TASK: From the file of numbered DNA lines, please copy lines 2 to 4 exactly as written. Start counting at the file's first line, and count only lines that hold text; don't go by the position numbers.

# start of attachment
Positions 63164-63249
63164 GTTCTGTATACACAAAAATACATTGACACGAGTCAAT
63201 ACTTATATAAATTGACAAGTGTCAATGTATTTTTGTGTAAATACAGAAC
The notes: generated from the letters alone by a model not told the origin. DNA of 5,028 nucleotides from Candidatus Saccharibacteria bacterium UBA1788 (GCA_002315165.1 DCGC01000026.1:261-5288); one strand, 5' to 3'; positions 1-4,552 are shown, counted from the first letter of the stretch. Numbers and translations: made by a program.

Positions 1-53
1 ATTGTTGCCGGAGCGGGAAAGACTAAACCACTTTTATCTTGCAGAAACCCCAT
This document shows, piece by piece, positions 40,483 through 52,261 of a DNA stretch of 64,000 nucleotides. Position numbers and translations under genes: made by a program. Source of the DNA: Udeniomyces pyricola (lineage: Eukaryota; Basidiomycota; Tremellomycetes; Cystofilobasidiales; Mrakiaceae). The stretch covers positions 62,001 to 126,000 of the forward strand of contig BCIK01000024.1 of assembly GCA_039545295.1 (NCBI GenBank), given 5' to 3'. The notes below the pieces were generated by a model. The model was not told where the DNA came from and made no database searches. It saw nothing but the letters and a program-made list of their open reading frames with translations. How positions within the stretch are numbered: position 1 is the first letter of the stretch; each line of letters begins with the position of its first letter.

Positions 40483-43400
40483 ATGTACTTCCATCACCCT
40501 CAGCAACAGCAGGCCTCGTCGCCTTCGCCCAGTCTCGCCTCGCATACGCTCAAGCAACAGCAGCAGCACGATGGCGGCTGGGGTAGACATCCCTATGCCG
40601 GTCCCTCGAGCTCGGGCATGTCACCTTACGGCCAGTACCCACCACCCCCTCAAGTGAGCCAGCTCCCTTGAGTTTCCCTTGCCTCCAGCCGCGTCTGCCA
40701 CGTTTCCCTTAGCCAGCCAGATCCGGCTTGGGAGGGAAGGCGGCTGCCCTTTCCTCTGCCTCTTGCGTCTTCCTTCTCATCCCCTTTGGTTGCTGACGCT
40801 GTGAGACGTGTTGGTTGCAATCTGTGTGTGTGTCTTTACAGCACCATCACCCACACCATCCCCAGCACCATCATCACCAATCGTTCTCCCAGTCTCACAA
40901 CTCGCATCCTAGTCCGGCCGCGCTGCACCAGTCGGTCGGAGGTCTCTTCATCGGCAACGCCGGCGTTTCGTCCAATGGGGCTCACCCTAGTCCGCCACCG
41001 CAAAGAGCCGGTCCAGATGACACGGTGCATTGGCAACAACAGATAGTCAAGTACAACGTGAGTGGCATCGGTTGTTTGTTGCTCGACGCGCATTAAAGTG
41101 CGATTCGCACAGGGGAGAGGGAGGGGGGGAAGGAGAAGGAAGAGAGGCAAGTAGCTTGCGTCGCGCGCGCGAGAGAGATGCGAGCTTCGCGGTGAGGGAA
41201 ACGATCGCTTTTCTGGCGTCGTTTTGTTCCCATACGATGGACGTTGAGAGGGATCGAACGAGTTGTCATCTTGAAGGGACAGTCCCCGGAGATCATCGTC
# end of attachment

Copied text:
63164 GTTCTGTATACACAAAAATACATTGACACGAGTCAAT
63201 ACTTATATAAATTGACAAGTGTCAATGTATTTTTGTGTAAATACAGAAC
The notes: generated from the letters alone by a model not told the origin. DNA of 5,028 nucleotides from Candidatus Saccharibacteria bacterium UBA1788 (GCA_002315165.1 DCGC01000026.1:261-5288); one strand, 5' to 3'; positions 1-4,552 are shown, counted from the first letter of the stretch. Numbers and translations: made by a program.